IN MEMORIAM interlude: John Anderson

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Among our guests at Girin Flat was John Anderson, like Molly Meldrum a child of Kyabram.

I met him at university where he became a close friend. He was a poet and nothing but a poet. I have never known anyone with such a startlingly clear sense of vocation. He worked painfully slowly and revised unflaggingly. He died when he was 49 having published only three collections. I think they are all masterpieces.

Gary Catalano and others have written a fine appreciation of his work. If you’re interested, go here. In the mauve block you will find ‘Anderson biography’. Other direct links don’t seem to work.

He wrote this during one of his visits to Girin Flat (and may have rewritten it several hundred times subsequently, but this is what he left us with).

 

The idea that the Australian bush is drab and monotonous is well established in our literature.

It has some truth but even the greyest bush is relieved by a certain fragile glassy glittery sub theme — on the drier inland slopes the more crystalline and unsoftened by climate.

The theme is picked up on the tips of things: gum leaf glitter, red gum tips — and in crevices: quartz crystals, mica, an ant dragging its shiny abdomen over leaf litter.

It is contained too in those knobs of kino, collections of hardened red gum sap fastened like rubies to trunks.

Movement is part of the quality and its keenest edge is animate. Insects and birds are its untapped cells. Unfortunately its most unstable. Here it seems that the spectrum has poured itself in an almost pure prismatic form on a few agents, parrots and rosellas flitting through a leached backdrop distributing colours.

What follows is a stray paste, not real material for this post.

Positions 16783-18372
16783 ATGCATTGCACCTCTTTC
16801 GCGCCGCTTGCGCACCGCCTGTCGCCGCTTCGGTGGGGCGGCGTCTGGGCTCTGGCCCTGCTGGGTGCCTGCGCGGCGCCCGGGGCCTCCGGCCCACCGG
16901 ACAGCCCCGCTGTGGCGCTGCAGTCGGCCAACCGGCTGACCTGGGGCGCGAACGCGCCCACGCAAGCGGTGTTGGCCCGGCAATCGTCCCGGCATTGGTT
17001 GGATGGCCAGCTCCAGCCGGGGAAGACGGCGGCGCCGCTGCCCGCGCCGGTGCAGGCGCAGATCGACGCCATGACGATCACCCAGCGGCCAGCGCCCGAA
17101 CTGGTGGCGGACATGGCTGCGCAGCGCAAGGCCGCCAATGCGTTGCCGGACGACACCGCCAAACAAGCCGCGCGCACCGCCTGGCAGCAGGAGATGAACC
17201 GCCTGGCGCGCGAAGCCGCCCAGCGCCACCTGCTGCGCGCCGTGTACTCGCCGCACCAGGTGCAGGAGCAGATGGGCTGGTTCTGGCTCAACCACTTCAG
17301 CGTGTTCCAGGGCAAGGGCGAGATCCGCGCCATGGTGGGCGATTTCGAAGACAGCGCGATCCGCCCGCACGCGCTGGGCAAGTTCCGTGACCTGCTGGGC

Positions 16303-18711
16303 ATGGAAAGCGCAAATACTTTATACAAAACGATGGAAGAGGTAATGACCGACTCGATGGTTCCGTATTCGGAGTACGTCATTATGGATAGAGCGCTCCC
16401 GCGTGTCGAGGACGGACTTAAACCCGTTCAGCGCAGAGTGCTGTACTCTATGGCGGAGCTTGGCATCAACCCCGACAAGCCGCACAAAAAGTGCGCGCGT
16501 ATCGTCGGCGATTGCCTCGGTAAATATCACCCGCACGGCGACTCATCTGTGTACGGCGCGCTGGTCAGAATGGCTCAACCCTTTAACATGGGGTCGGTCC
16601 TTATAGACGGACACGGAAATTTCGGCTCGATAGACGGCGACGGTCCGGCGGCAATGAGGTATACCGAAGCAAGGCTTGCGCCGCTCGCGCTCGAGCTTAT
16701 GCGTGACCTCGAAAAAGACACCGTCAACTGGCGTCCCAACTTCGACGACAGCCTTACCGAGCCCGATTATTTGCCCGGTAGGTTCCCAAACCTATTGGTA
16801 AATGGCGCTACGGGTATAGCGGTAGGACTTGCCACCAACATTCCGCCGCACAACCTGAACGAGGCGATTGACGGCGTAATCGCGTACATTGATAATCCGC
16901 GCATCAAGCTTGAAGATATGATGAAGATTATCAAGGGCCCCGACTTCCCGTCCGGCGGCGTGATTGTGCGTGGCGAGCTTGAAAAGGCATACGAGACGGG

In the dry sclerophyll, iridescence seems almost a general principle for beetles and wasps.

It is an elusive theme, one which picks its way in a series of disconnected points and for which I think Balinese music provides a successful metaphor. It provides the same tinkling contrast to the bush as is suggested by its own metallic glints. It gives just the right amount of form without imposing too much. Its rhythms are hidden and natural and yet capable of extreme exuberance and subtle enough to lend fluency to the songs of frogs, cicadas, crickets, bellbirds … sometimes disappearing, like an invisible songbird behind an elaborate screen of notes. Gumleaf glitter in the wind is the equivalent to a torrent of gamelan.

If it is conceded that life evolved from the sea — maybe in Australia it drew something too from the stars, bushfires, mineral springs, mirages, frosts, lightning, blue distances and waterfalls.

Or was some process of refraction from the gibber plains involved?images

 

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